1. How does American culture influence U.S. education?

In your Anthropology class, you’ve discussed the meaning of the concept “culture,” and in the article about the “Nacirema,” you explored some aspects of American culture. In our English class, you’ve read a lot of articles that critically examine education in the U.S. In this essay, I’d like you to bring these two areas together and discuss how you think American culture shapes U.S. education. For example, do certain elements of American culture cause (or at least influence) the economic differences Anyon found? How does American culture contribute to the gender dynamics Orenstein observed? How does American culture influence the issues Sizer, Freire, and Malcom X discuss?





  1. How can education make you free?

Many of the readings we’ve done discuss the theme of inequalities in education (such as Anyon and Orenstein), and others have explored the related theme of how education can liberate or oppress students (Rose, Malcom X, Freire). In this essay, I want you to build on class readings to discuss how you think education can make a person free. To develop a really rich answer, you’ll need to talk about what you think education can free a person from. Also, I’d like you to describe how the education should (and should not) look if it is going to be truly liberating. (For example, do Freire and Anyon give you any ideas on this?)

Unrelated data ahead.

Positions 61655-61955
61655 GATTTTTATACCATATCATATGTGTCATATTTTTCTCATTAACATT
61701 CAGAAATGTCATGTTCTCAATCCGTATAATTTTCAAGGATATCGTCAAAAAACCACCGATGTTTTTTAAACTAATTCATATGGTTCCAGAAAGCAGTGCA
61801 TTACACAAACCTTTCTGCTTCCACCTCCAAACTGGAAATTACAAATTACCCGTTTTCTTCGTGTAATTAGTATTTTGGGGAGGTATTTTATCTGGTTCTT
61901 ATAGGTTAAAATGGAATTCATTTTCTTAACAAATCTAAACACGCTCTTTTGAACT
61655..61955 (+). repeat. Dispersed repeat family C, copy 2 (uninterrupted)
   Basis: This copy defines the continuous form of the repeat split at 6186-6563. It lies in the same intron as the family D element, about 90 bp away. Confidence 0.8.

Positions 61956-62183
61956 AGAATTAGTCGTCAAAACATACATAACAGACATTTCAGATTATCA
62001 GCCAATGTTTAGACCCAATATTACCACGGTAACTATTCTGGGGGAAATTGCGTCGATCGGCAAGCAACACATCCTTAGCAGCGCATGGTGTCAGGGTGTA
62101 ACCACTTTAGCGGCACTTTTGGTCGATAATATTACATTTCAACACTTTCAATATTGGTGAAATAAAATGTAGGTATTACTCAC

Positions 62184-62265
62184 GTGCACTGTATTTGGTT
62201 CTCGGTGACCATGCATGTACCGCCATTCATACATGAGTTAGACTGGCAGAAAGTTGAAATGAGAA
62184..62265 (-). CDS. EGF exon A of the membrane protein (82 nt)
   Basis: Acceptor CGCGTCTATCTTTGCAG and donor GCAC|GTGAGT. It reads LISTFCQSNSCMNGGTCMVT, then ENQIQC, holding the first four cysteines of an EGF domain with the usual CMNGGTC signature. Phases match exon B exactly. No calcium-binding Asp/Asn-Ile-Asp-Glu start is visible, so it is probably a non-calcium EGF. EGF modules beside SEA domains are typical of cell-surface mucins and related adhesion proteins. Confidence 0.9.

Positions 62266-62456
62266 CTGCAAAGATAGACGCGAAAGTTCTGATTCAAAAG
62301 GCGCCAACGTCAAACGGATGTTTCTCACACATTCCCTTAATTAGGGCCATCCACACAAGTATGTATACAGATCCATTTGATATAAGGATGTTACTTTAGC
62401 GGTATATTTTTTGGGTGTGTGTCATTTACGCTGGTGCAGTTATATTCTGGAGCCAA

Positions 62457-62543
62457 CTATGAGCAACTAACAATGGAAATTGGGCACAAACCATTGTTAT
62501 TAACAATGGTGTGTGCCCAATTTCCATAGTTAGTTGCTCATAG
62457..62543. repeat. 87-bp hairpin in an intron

1. Why haven’t these problems been addressed?

Many of the readings we’ve done so far have discussed serious problems in the educational system. If we know about these problems, why haven’t we solved them yet?


  1. How can we solve these problems as a society?

Many of the readings we’ve done so far have discussed serious problems in the educational system. Pick a couple of problems that you think are particularly important from the readings, and discuss how we might begin to solve them, as a society.


  1. What can an individual student do?

Many of the readings we’ve done have discussed oppressive and/or discriminatory environments that a student might encounter in the classroom (such as what Anyon, Rose, Orenstein, and Freire describe). I want you to use your paper to discuss productive ways that an individual student might deal with these situations. (The student who came up with this question entitled it: “Can I Just Learn in Peace?”)

Requirements for All Papers:


  • Length: at least three full pages (feel free to write more!)




  • Sources: your paper must integrate material (ideas, quotes, information,

and/or examples) from at least two of the readings we’ve done


  • Audience: should be written for readers not in our class – assume your

readers have not read anything we’ve read and have not been part of our conversations in class


  • Quotes: if you use an author’s exact words, you must put those words

inside quotation marks (“ “) and tell your readers the name of the person you are quoting


  • Format: typed, double-spaced, one-inch margins, 12 point font,

all prior drafts and brainstorming attached beneath your final draft